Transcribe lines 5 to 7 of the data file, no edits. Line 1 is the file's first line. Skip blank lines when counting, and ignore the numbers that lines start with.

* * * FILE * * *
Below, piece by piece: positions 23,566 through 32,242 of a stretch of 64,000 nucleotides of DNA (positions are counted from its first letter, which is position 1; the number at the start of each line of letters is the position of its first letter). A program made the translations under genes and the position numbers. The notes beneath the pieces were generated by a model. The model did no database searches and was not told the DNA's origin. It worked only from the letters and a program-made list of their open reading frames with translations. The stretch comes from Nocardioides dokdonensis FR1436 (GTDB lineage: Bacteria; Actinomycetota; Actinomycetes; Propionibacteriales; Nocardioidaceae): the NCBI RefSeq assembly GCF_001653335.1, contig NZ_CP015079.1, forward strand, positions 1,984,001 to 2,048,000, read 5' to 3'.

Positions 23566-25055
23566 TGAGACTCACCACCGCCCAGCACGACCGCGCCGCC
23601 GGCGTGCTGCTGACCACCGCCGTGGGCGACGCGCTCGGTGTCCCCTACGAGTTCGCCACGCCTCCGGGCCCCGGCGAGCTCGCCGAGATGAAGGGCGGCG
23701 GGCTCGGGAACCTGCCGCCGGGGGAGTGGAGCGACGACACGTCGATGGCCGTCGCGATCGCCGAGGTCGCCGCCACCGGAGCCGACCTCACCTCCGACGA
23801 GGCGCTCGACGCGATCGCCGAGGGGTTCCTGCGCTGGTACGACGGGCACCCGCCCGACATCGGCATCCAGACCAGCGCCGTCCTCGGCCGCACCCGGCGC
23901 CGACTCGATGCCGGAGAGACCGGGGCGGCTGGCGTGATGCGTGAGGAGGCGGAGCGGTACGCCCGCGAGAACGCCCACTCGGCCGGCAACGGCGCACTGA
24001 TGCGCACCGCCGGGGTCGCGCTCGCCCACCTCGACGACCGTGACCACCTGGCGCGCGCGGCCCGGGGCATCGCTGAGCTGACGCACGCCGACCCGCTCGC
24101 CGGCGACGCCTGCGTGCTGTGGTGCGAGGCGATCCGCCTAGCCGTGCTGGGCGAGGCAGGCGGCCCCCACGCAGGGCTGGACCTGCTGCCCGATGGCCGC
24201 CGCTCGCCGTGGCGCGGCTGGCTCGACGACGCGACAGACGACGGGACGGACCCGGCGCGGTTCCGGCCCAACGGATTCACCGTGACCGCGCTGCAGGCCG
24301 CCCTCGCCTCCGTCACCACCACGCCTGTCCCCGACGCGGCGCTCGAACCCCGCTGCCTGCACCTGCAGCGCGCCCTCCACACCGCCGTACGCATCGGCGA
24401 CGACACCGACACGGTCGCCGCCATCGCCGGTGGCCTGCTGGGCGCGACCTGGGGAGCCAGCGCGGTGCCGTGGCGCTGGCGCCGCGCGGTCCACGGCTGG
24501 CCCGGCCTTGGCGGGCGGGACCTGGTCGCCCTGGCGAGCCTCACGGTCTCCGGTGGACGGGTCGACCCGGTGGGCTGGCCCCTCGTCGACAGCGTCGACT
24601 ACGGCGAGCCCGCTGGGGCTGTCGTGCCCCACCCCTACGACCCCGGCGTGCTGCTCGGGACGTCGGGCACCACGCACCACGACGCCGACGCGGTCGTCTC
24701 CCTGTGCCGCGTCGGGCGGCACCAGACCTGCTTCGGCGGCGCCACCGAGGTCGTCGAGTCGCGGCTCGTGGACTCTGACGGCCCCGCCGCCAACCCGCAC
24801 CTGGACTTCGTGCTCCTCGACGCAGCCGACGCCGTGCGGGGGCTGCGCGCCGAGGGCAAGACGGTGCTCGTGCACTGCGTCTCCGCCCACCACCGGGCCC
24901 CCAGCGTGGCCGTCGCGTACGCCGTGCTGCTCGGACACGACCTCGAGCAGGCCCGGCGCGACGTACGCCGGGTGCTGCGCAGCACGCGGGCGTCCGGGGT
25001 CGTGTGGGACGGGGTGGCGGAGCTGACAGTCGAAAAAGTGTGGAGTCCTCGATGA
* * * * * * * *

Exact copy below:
23701 GGCTCGGGAACCTGCCGCCGGGGGAGTGGAGCGACGACACGTCGATGGCCGTCGCGATCGCCGAGGTCGCCGCCACCGGAGCCGACCTCACCTCCGACGA
23801 GGCGCTCGACGCGATCGCCGAGGGGTTCCTGCGCTGGTACGACGGGCACCCGCCCGACATCGGCATCCAGACCAGCGCCGTCCTCGGCCGCACCCGGCGC
23901 CGACTCGATGCCGGAGAGACCGGGGCGGCTGGCGTGATGCGTGAGGAGGCGGAGCGGTACGCCCGCGAGAACGCCCACTCGGCCGGCAACGGCGCACTGA